Hans Agusto Rey and his wife, Margaret, were German Jews who escaped Paris by home-made bicycle hours before the Nazi tanks rolled in. In their knapsack was the manuscript for a children’s book they had written together called Curious George . Though the Reys wrote other children’s’ books, and though the couple has since died, it’s George who is in his seventh decade and still causing trouble.
Curious George is now an animated movie. A pretty good one, too, if you’re three and four, like my kids. I observed closely as my little target audience watched the film. They know the books backwards and forwards; part of their delight was that great joy of kid-dom, recognizing characters they know. (May they never learn there’s a place called DisneyLand.)
But the core of George’s appeal for little people is that he’s just like a furry three-year-old human monkey. He is fascinated by everything; he wants to touch things, to fiddle with them, to fit things inside of other things and see what happens. No button must go un-pushed. Turn your back on a three-year-old for three seconds, and he’ll jam a peanut butter and jelly sandwich into the VCR and paint the dog blue.
Due to the criminal negligence of the Man in the Yellow Hat, George has the adventures of a regular Candide. (Some of these adventures need a little modernizing; you won’t see him smoking a pipe or being thrown into prison.) Luckily, George inhabits a movie world that looks like every corner has been monkey-proofed. Everything has soft edges, from the puffy trees to the rounded bumpers on the New York taxi cabs. There is only one moment, when George goes sailing through the skyscraper canyons clutching a bunch of balloons, and starts to fall, that he is in serious peril; for three-year-olds in the audience, this is high anxiety. But the firm hand of the Man in the Yellow Hat is, as always, there to receive him.
When I think of men in yellow suits, I think of the M. Emmet Walsh’s psychotic Texan in Blood Simple , or the Yellow Man in Blue Velvet . The average three-year-old will not have these associations. Unfortunately, the Man in the Yellow Hat, called Ted in the movie, is not just banal, he’s downright grating. Whenever he’s on screen and George is not, it’s dead air for kids and adults alike. I struggled to pinpoint Ted’s brand of stupid, nerdy blathering, eventually comparing it to the worst writing on Saturday Night Live. Later, I was not shocked to learn that Ted is played by Will Farrell. His fans tell me I have to see Elf and Old School . I keep failing to force myself.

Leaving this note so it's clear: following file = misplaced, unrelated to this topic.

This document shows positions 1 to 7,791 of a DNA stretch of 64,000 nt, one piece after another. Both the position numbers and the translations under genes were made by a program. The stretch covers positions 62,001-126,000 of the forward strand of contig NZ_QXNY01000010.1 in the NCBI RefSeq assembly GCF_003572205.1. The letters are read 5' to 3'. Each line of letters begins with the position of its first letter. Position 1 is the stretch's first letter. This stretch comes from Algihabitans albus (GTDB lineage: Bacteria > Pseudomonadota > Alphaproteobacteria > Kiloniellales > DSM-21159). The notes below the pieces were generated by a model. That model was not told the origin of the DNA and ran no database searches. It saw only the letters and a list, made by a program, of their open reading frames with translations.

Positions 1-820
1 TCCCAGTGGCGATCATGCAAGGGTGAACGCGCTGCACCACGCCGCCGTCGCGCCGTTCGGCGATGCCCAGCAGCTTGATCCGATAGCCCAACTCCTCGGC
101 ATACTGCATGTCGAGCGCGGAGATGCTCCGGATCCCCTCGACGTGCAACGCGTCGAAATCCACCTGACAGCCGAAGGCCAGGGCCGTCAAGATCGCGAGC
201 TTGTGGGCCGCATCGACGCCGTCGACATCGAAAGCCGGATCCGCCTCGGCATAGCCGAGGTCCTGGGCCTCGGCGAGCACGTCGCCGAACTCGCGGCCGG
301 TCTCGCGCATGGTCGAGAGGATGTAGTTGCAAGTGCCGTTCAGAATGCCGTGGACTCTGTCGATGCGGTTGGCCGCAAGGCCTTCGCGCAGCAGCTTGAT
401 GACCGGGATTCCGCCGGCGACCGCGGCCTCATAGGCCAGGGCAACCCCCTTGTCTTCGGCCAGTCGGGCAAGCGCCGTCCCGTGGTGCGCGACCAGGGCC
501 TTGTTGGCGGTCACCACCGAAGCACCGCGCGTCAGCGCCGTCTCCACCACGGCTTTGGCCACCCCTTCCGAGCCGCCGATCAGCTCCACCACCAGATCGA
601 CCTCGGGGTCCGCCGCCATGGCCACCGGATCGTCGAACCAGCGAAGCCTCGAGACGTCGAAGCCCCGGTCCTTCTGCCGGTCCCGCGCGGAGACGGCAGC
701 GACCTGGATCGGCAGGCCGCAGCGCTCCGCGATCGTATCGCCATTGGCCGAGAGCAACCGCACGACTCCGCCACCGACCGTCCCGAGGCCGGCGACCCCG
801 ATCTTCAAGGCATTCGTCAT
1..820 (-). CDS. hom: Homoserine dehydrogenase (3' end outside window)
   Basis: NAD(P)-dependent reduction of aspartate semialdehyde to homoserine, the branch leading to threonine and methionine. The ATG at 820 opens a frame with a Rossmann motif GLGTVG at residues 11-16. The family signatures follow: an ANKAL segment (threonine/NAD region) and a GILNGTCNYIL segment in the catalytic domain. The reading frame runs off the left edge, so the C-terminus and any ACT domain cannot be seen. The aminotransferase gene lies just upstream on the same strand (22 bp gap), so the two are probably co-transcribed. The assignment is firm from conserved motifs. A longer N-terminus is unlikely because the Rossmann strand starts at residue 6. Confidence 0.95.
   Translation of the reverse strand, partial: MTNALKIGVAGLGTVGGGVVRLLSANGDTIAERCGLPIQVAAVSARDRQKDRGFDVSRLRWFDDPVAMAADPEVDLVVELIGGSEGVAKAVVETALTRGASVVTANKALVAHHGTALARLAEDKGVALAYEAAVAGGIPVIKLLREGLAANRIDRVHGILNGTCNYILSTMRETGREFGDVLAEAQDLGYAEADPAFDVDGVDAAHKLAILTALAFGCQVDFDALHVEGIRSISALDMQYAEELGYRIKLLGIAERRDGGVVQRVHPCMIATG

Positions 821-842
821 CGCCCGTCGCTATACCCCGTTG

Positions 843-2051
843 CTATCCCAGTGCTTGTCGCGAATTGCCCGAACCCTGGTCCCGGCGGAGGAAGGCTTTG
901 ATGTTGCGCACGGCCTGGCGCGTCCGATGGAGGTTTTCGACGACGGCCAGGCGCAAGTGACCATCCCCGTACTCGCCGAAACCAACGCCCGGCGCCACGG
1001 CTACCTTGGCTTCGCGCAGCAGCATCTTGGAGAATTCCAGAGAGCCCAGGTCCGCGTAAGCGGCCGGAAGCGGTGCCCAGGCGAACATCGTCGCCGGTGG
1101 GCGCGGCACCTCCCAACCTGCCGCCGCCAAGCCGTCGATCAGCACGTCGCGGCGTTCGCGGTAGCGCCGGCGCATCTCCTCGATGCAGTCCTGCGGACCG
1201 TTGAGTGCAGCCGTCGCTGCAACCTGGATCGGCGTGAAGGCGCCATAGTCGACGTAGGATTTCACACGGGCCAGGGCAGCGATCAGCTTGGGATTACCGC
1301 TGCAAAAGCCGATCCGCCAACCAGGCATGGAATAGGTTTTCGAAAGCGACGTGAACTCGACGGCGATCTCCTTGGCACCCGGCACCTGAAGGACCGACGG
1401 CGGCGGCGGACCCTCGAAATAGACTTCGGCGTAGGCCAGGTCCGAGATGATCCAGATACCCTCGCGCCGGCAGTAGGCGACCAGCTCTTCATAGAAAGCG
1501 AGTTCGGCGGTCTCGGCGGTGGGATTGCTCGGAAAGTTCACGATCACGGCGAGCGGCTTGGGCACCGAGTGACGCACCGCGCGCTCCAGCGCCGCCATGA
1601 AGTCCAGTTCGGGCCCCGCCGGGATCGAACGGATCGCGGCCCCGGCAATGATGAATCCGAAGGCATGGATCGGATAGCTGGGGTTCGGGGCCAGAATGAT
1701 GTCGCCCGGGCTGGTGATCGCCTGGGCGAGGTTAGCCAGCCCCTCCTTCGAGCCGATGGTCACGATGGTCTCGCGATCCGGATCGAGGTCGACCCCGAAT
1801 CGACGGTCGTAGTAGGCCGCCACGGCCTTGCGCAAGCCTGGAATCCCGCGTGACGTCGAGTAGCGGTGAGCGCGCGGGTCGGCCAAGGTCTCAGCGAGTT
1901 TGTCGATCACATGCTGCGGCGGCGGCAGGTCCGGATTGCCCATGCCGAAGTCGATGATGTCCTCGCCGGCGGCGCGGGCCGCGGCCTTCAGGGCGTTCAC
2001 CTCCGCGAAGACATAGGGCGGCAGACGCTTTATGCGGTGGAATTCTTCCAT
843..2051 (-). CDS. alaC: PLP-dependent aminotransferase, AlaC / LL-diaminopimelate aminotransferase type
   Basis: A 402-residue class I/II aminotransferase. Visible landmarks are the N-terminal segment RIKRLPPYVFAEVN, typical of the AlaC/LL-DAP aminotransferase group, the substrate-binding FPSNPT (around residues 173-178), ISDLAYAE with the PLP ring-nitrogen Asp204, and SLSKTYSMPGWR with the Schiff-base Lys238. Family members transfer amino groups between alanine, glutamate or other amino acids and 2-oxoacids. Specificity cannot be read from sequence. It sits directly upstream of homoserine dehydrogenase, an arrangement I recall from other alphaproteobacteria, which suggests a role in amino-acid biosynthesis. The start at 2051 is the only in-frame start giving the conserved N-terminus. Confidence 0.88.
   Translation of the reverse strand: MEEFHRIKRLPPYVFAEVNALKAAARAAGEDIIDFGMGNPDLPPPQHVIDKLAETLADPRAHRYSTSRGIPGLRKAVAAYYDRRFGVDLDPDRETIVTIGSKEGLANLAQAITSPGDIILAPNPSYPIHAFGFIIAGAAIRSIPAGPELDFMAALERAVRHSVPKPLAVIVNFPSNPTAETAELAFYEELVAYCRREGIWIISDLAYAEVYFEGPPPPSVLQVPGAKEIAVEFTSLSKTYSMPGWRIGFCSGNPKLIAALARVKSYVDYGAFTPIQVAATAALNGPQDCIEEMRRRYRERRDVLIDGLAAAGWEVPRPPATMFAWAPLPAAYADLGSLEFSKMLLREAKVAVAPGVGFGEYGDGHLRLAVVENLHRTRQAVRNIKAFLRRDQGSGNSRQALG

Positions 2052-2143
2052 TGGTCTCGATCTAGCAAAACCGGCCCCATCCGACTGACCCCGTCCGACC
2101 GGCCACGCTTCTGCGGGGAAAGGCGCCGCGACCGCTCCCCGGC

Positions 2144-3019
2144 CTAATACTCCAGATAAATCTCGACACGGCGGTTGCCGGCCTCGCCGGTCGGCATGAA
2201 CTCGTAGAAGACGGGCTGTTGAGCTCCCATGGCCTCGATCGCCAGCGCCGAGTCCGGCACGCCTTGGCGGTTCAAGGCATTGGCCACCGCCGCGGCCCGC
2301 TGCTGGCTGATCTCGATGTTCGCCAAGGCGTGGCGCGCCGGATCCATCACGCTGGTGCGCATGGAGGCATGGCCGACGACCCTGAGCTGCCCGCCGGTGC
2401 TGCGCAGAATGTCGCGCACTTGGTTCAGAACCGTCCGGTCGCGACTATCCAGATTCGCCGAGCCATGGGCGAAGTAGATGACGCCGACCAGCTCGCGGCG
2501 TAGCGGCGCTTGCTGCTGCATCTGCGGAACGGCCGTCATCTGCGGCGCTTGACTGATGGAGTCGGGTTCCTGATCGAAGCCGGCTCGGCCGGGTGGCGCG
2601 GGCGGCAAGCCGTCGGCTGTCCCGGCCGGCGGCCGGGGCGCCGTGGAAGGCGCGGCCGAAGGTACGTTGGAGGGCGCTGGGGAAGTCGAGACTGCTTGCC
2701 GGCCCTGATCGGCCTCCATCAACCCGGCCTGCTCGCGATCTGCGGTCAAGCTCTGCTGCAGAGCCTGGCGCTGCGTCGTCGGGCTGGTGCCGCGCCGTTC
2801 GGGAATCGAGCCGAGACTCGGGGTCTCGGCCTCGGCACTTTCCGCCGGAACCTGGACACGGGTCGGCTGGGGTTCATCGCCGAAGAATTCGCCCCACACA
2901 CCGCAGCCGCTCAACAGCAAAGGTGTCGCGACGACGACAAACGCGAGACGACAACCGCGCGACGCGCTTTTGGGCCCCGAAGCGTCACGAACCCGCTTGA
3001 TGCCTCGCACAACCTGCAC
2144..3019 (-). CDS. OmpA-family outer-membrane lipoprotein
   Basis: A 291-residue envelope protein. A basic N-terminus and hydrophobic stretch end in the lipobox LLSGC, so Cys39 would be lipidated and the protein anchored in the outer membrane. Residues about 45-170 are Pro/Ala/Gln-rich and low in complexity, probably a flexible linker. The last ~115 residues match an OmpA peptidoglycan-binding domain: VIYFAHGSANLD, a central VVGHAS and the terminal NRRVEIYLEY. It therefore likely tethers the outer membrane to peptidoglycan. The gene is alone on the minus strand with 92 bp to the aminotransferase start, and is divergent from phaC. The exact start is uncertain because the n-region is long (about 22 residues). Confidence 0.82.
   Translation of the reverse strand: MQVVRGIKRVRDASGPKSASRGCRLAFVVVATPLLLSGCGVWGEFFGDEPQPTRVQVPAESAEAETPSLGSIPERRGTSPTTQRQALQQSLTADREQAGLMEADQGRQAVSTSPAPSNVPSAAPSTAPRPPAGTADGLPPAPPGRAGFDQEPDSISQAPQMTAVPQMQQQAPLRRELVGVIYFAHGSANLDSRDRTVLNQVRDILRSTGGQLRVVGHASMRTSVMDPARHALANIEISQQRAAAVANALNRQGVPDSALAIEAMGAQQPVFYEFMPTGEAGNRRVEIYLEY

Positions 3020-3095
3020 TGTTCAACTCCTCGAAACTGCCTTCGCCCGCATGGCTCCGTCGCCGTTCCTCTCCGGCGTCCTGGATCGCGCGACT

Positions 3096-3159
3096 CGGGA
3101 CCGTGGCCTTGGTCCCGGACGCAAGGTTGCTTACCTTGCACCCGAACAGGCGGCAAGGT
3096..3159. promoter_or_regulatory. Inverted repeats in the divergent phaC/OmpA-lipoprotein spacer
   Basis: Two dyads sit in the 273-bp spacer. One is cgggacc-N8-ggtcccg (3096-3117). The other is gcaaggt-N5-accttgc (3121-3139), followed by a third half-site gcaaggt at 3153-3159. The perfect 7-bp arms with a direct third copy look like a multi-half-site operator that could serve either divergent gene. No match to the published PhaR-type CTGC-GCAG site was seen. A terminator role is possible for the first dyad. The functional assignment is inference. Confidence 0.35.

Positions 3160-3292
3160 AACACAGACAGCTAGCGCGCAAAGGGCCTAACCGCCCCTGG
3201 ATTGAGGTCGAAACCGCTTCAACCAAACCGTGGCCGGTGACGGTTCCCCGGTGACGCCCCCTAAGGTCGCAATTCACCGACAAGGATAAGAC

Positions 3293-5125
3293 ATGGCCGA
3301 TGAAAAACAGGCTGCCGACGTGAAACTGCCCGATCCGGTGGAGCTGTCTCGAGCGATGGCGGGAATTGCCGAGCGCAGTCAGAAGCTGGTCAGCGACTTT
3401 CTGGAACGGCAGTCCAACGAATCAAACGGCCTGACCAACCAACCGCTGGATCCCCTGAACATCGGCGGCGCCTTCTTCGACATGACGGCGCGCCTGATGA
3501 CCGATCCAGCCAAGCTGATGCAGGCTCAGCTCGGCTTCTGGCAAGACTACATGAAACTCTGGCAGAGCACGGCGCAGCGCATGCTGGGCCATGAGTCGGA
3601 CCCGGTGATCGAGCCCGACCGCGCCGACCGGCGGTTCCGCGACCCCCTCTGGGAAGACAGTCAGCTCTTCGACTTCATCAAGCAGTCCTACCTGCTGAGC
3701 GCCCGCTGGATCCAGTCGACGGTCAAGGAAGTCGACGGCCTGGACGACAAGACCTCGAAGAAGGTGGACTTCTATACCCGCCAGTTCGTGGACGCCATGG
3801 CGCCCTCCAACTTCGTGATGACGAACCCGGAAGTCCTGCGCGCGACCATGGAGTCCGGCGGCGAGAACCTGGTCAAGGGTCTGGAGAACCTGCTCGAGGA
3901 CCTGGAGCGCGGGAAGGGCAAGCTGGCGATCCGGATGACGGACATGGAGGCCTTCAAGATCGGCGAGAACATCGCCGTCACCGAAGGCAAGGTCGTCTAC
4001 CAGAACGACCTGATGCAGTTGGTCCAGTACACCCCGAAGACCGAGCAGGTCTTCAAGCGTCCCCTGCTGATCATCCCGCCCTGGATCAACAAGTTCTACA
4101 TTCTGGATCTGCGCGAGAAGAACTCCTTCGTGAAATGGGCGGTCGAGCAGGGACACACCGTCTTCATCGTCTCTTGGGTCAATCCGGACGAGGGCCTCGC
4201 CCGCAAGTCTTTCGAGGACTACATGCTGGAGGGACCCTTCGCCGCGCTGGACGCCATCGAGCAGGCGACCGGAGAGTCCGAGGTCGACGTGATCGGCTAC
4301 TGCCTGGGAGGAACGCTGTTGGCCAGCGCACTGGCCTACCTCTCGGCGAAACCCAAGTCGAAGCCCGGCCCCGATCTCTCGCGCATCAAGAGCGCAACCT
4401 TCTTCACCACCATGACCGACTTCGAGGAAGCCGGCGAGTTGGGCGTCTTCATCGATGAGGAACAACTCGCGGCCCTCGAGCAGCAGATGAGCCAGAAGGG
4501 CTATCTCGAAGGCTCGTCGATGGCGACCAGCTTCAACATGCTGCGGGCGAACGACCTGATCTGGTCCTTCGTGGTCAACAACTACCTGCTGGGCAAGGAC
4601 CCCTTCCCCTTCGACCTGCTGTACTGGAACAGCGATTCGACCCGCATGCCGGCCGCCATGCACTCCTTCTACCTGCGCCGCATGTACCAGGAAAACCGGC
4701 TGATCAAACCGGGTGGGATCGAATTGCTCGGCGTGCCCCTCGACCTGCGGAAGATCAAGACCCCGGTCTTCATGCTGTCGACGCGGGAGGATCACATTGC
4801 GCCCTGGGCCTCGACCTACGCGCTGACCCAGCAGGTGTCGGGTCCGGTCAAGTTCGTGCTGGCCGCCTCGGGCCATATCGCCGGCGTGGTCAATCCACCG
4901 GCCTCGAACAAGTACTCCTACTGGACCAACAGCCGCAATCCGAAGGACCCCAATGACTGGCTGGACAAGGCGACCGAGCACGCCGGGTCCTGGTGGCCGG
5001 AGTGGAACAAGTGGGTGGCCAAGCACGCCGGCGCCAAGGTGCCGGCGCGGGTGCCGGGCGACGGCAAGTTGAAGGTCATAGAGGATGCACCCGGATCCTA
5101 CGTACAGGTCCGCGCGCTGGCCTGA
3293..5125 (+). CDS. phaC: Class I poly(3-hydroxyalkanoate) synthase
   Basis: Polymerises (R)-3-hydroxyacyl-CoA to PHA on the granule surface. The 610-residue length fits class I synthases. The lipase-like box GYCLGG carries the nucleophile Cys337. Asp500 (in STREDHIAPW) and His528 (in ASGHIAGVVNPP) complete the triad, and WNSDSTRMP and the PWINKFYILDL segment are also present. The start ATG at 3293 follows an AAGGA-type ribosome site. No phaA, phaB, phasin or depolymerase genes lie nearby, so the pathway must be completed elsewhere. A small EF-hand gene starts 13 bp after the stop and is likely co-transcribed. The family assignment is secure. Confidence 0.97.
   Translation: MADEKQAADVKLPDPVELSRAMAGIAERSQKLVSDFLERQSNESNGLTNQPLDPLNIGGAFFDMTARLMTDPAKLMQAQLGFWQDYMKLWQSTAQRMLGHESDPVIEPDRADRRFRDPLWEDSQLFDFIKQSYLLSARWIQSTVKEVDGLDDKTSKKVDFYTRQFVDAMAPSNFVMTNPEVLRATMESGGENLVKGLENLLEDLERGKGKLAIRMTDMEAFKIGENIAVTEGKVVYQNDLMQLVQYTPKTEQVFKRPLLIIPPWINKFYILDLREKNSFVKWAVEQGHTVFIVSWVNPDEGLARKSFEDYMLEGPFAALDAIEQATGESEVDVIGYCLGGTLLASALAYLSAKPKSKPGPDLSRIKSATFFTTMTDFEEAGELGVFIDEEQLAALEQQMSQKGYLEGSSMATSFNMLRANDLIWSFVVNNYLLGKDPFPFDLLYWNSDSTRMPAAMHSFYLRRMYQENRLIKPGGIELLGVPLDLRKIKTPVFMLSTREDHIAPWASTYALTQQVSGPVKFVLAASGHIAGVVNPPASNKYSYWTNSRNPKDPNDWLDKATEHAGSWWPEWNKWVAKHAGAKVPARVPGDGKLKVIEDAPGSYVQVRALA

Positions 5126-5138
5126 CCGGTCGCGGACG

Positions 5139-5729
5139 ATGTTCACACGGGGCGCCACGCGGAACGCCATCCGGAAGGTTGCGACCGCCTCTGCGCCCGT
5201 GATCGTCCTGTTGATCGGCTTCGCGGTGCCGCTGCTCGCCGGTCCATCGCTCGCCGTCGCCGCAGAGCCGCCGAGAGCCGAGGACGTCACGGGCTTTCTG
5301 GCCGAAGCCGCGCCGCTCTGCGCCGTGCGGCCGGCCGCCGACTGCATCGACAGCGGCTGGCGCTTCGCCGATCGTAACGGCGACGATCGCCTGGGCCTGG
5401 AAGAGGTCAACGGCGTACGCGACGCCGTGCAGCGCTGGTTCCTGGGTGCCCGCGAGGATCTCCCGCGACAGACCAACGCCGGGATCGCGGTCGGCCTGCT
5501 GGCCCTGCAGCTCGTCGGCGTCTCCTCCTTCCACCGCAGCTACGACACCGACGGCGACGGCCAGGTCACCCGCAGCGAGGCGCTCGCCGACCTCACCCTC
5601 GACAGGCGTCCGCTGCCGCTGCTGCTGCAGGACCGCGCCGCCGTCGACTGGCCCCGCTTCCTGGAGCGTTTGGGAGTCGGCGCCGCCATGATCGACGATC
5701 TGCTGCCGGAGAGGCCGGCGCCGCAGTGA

The hand-drawn characters are composited into backgrounds rendered by computer graphics. It’s nice to see gentle cel animation in our age of empty, spastic CG. But if you see Curious George, and if you know Disney’s Aladdin, compare the airbrushed blues, the curved geometry, the egg-on-toothpicks body and grizzled expressions of the old man, and the quizzical look of the cute teacher. It looks to me like somebody got into somebody else’s art supplies.
Curious George is playing at Showplace East. This and other theater and music reviews are available online at wfiu.indiana.edu. Reviewing movies for WFIU, this is Peter Noble-Kuchera.